Into the Jungle

Pub Date:   |   Archive Date: 30 Jun 2019

Member Reviews

This was a decent read. It takes you along with Lily who is basically a foster kid from the US into the jungle of Bolivia. It is heart-wrenching as Lily's job doesn't happen so she is back to making ends meet to survive but also a gripping tale of her venture into the jungle. I enjoyed learning about a different culture and the story is good but you won't catch me taking on this kid of adventure.

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If you ever wanted to be talked out of living in the Amazon, this is the book for you!  The author really made it come alive with all the ways one could die there. To me, that was the more interesting part of the story.
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In a month of fantastic novels, with debuts and series endings I have been waiting months to read, it still surprises me that my favorite novel of the month, if not the entire year so far, is Erica Ferencik's Into the Jungle. After all, I am not an outdoorsy person. I have no desire to step foot into the Amazon jungle or any jungle, let alone live there. I am arachnophobic and can barely stomach Aragog in the Harry Potter series. Nothing about South America interests me. Yet, I adored this novel about a young woman who drops everything to be with her new love as they move to a small village deep in the Amazon. Spiders who can kill chickens, jaguars who vanish like ghosts, tarantulas that drop from the ceiling, ants that cause more pain than a bullet - these should not be things about which I want to read. I devoured it all and wanted more. I was upset when the story ended. I wanted to experience more of this foreign world which Ms. Ferencik so masterfully captures. I wanted to get to know more about Omar's life and his family. The ending just about broke my heart and left me gutted. I still have no desire to visit the Amazon, but thanks to Ms. Ferencik's writing, I feel like I experienced what Lily did, and that is enough for me.
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Lily lives a hard life but one of her choosing. Working just to get by in South America, she is surprised to meet a native boy, Omar, whom she quickly falls in love with. When Omar learns of his young nephews death, taken by a jaguar, Omar determines that he must return to his remote village to help his tribe. Lily’s decision to go with him cements their bond and she struggles adjust to this jungle home. Dangers in the jungle are everywhere: on plants, animals and in men. Lily’s strength and determination help her to survive and we weep with her when she loses Omar.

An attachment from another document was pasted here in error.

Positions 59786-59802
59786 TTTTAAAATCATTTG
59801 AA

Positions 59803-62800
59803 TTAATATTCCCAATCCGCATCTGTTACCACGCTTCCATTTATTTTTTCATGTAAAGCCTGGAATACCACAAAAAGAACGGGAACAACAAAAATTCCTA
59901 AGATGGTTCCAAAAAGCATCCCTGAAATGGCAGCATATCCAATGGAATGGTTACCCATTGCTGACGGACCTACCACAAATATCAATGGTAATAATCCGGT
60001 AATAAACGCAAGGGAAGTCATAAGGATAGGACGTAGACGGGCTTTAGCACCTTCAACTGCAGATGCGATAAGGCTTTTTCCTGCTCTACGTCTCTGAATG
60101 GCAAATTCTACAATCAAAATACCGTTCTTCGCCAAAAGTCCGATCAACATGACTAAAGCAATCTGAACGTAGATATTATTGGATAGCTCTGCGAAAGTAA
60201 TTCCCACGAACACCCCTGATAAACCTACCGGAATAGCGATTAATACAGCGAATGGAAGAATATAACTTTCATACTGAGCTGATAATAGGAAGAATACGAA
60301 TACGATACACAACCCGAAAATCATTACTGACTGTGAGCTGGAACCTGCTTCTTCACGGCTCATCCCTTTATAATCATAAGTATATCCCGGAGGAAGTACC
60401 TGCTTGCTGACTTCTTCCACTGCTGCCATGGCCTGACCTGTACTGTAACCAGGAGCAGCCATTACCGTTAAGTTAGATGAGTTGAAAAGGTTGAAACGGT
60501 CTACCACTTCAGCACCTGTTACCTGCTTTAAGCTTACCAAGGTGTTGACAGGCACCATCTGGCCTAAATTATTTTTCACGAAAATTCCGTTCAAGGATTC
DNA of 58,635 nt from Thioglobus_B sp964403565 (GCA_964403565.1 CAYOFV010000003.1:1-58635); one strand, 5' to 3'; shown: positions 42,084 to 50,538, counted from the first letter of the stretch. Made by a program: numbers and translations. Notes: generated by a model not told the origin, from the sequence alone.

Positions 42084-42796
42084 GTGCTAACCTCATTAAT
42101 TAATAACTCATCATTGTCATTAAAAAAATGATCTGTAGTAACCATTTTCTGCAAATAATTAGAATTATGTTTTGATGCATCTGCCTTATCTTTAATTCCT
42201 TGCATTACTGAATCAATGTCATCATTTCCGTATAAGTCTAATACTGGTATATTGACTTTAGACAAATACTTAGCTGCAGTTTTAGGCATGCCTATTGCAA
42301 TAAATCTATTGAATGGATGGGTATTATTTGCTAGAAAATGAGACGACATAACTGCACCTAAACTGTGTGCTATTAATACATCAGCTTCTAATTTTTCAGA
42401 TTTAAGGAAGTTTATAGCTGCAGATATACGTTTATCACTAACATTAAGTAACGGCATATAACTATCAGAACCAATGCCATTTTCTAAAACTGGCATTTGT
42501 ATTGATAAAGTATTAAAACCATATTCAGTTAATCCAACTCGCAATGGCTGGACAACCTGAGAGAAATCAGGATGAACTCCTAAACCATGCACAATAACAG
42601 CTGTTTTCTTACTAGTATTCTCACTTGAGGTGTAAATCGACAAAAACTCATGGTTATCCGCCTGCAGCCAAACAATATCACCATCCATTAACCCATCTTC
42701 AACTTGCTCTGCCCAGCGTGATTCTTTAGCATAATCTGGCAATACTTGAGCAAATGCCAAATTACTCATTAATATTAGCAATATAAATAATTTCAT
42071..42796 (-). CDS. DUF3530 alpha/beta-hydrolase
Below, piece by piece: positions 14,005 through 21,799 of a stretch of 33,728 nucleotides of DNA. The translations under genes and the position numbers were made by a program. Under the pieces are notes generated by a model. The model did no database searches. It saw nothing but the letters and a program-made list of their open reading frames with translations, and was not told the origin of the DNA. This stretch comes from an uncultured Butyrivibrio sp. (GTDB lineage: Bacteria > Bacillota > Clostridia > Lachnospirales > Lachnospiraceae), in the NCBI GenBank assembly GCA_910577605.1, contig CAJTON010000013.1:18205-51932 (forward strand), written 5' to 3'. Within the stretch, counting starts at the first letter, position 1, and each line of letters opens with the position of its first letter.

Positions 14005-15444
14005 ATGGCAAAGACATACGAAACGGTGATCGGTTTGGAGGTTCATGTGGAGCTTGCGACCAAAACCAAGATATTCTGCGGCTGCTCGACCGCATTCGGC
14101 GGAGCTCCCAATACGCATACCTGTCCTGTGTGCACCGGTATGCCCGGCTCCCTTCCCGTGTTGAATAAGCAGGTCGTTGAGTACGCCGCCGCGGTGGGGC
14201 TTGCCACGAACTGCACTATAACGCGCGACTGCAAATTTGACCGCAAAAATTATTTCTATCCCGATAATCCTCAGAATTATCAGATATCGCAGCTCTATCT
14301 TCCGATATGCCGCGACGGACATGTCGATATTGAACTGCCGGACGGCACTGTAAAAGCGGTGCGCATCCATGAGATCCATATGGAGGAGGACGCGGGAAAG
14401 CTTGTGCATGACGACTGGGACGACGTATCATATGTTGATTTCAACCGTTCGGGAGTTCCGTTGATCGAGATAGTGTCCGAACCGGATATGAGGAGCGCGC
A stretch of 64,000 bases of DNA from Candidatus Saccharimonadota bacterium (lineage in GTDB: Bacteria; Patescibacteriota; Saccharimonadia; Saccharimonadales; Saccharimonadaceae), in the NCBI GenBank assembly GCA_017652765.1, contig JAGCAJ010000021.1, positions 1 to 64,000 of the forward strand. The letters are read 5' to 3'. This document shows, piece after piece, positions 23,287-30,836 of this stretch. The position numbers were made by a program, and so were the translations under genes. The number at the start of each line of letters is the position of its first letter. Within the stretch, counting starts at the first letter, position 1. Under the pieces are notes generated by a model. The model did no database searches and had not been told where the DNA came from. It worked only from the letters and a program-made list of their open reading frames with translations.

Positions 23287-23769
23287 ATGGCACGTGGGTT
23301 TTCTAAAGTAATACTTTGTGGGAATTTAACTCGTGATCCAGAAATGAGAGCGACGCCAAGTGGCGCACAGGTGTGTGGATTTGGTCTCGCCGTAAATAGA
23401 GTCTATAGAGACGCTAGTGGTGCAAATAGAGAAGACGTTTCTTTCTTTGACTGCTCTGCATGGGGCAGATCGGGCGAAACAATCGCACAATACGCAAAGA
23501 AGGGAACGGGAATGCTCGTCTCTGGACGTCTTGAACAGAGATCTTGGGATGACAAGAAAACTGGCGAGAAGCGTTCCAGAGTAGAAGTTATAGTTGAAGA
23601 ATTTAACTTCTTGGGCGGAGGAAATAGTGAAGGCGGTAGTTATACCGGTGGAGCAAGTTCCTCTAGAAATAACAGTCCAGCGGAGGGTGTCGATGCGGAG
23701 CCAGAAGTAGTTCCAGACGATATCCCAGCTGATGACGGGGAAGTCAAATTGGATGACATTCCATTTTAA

Truly a tale that examines the power of love for others, but he power of community and environment.
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3.5 Stars.
If you're looking for an exotic adventure into a world rarely seen, then this is the book for you!  Told through the experiences of Lily Bushwold, Into the Jungle offers a glimpse into the mysterious life of indigenous tribes of Bolivia.  Erica Ferencik easily transports you to the Bolivian jungle through her vivid descriptions and beautiful details.  You can tell she definitely did a lot of research of the Amazon and it pays off immensely.  I felt like I was in the middle of the jungle and could feel and smell everything around me as described; however I did come to the conclusion that I am not cut out for jungle living!  
I felt I never truly connected with the story as I was waiting for some psychological twists or suspense, which never really occurred.  To me the most interesting part of the novel was Lily's growth.  She started out very naive with not much care in the world and developed into a woman who would do what it took to survive, especially in such a frightening and strange place.  Into the Jungle was a refreshing break into a world that I have never experienced.  Because of her gift of imagery and wonderful prose, I look forward to reading more novels from Erica Ferencik.  

Thank you Gallery/Scout Press and NetGalley for a copy of this novel in exchange for my honest review.
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This is the story of a young woman who follows the first person she has ever truly cared about into the Amazon jungle and her fight to survive it.  There is a lot of action and suspense.  It's hard to say much without spoiling important details, but this was a book well worth reading.
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Gallery/Scout Press and NetGalley provided me with an electronic copy of Into the Jungle.  I was under no obligation to review this book and my opinion is freely given.

After spending most of her young life in foster care and group homes, Lily Bushwold is no stranger to harsh and deplorable conditions.  Jumping on the chance to teach English in Bolivia, Lily soon finds herself in unfamiliar surroundings without a job.  Hustling to make ends meet, a chance encounter with a local named Omar gives Lily a connection that she did not expect.  When a family emergency brings Omar deep into the jungle, will Lily follow her heart?

The author does a great job of describing the environment, the harsh surroundings in which Lily finds herself.  The desolation and the scary sounds of the living, breathing jungle gave me quite the shiver as I was reading.  The characterization was good, but I wish there was more depth to both Omar and Lily.  The story was a little too muddled, especially with the addition of too many side plots.  The conclusion was a complete let down, but I will not go into detail as to not spoil the ending for new readers.  Into the Jungle was a mixed bag for me, as the author did not go far enough with the characters and had a little too much plot to make the story flow well.